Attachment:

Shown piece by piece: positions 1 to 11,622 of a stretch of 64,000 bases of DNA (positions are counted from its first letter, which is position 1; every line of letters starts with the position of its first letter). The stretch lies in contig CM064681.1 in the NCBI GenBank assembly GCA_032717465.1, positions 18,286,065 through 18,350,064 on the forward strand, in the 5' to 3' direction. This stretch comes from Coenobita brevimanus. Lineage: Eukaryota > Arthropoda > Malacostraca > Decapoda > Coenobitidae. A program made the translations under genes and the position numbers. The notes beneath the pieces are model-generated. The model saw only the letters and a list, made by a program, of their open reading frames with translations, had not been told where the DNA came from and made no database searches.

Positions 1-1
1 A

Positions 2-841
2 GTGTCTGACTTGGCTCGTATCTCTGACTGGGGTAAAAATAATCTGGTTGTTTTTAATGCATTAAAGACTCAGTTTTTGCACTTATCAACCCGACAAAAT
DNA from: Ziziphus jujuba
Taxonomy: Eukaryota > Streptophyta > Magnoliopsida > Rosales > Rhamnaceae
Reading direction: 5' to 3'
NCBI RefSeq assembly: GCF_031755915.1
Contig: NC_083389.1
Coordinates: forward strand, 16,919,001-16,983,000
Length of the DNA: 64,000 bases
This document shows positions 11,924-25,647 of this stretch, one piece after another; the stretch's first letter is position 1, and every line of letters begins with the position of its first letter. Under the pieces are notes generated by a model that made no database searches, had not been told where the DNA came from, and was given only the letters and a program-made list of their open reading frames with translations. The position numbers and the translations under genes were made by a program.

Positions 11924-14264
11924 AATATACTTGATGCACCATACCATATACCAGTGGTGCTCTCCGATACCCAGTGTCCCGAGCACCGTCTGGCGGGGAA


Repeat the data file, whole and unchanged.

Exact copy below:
Shown piece by piece: positions 1 to 11,622 of a stretch of 64,000 bases of DNA (positions are counted from its first letter, which is position 1; every line of letters starts with the position of its first letter). The stretch lies in contig CM064681.1 in the NCBI GenBank assembly GCA_032717465.1, positions 18,286,065 through 18,350,064 on the forward strand, in the 5' to 3' direction. This stretch comes from Coenobita brevimanus. Lineage: Eukaryota > Arthropoda > Malacostraca > Decapoda > Coenobitidae. A program made the translations under genes and the position numbers. The notes beneath the pieces are model-generated. The model saw only the letters and a list, made by a program, of their open reading frames with translations, had not been told where the DNA came from and made no database searches.

Positions 1-1
1 A

Positions 2-841
2 GTGTCTGACTTGGCTCGTATCTCTGACTGGGGTAAAAATAATCTGGTTGTTTTTAATGCATTAAAGACTCAGTTTTTGCACTTATCAACCCGACAAAAT
DNA from: Ziziphus jujuba
Taxonomy: Eukaryota > Streptophyta > Magnoliopsida > Rosales > Rhamnaceae
Reading direction: 5' to 3'
NCBI RefSeq assembly: GCF_031755915.1
Contig: NC_083389.1
Coordinates: forward strand, 16,919,001-16,983,000
Length of the DNA: 64,000 bases
This document shows positions 11,924-25,647 of this stretch, one piece after another; the stretch's first letter is position 1, and every line of letters begins with the position of its first letter. Under the pieces are notes generated by a model that made no database searches, had not been told where the DNA came from, and was given only the letters and a program-made list of their open reading frames with translations. The position numbers and the translations under genes were made by a program.

Positions 11924-14264
11924 AATATACTTGATGCACCATACCATATACCAGTGGTGCTCTCCGATACCCAGTGTCCCGAGCACCGTCTGGCGGGGAA